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The Most Important Story From Egypt This Week

From the FT, reporting on the consequences of the fall in the Egyptian currency:

At a central Cairo produce market, vendors have increased prices for green beans by 33 per cent, tomatoes by 50 per cent and zucchini and bananas by 100 per cent. Imported coffee prices have risen more than 20 per cent. The price of bread, a staple of the Egyptian diet, has gone up by 20 per cent in poor neighbourhoods and by even more in well-to-do areas.

Most Egyptians live very close to the margin; a 20 percent rise in the price of bread means that many people will be eating fewer calories and giving less food to their kids. For people in this situation, the only important political question is the availability of the basics you need for survival. The Muslim Brotherhood promised change; so far, the change involves mostly belt-tightening.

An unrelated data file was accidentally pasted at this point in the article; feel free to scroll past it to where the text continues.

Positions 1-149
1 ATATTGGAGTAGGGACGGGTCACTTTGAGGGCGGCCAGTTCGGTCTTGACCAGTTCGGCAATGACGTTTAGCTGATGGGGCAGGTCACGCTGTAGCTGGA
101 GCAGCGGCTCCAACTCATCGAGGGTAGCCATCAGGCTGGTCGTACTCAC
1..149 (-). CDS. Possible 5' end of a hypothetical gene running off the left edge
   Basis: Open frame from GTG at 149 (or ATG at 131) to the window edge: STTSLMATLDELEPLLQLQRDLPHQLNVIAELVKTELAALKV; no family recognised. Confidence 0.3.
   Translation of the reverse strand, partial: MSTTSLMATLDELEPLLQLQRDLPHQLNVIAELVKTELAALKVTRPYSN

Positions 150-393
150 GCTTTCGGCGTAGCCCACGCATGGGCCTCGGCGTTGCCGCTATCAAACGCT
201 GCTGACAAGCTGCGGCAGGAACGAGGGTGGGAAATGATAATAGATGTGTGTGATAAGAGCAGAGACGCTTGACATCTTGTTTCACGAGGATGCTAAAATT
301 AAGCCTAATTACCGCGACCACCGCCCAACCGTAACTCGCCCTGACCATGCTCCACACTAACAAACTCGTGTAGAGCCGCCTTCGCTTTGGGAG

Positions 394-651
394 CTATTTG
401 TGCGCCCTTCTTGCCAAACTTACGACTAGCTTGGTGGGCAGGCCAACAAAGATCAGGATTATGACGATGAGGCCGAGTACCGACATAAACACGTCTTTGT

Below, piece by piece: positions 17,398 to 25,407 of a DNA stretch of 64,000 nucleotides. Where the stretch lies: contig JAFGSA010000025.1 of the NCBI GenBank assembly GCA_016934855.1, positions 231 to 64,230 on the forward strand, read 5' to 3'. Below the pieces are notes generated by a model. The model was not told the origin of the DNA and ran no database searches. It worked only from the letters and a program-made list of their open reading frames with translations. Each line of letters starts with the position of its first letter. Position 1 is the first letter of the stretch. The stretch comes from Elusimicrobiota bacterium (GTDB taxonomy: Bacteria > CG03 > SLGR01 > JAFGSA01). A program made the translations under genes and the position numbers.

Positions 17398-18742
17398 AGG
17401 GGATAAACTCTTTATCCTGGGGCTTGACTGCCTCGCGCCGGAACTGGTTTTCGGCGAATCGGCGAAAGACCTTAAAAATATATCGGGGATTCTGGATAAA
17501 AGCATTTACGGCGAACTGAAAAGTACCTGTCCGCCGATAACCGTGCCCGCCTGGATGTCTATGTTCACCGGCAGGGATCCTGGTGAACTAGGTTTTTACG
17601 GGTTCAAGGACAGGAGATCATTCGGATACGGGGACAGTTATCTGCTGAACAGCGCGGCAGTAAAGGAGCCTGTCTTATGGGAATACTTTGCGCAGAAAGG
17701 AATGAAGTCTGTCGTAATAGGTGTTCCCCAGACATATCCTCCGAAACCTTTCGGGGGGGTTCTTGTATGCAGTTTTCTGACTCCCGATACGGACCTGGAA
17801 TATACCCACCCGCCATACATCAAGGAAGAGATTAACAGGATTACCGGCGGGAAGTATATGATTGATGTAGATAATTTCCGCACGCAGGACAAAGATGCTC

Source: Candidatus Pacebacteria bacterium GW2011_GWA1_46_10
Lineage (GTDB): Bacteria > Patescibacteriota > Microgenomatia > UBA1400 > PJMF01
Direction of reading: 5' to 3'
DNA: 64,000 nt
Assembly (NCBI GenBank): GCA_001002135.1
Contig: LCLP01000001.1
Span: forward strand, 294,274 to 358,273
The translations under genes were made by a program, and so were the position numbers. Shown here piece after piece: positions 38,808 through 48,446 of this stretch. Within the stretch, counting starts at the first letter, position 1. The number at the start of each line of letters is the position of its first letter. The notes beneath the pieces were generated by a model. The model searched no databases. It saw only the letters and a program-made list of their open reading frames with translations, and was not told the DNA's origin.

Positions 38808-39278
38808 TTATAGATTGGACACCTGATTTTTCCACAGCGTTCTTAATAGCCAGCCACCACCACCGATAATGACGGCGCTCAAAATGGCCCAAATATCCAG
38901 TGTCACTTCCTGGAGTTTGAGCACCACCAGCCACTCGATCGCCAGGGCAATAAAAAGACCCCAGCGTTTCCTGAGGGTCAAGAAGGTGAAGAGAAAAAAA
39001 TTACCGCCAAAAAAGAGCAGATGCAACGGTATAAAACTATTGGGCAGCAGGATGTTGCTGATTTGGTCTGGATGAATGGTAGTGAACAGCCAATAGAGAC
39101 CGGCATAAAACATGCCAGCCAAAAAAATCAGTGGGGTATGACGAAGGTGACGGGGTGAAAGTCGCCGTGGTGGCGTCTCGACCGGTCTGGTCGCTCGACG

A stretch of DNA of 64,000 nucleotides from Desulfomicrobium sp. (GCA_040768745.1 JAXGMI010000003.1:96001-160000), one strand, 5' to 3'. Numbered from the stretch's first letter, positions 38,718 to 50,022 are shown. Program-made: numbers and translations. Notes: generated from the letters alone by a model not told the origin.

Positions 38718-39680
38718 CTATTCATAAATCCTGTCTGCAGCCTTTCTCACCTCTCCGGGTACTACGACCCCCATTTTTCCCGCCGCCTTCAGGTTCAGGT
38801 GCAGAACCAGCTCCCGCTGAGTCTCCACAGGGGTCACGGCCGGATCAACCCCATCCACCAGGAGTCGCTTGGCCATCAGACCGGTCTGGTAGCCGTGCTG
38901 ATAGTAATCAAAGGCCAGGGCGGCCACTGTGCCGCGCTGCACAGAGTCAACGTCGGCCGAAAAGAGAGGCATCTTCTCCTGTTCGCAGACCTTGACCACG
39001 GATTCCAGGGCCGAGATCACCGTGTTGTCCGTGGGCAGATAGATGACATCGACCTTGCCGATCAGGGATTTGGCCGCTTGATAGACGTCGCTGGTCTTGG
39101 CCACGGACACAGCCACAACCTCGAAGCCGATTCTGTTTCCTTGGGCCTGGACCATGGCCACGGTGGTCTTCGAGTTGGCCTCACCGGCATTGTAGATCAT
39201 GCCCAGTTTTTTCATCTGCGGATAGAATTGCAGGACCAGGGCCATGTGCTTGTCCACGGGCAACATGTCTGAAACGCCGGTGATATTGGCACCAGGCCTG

Significant further falls in the value of the Egyptian pound can be expected and any economic recovery is a long way off; the question now is whether the MB can hold onto popular (and military) support as conditions worsen, and, if the people begin to turn away from the government, do they turn toward the liberals and the old regime types, or do they double down on ‘Islam as the answer’ and go to the Salafis?

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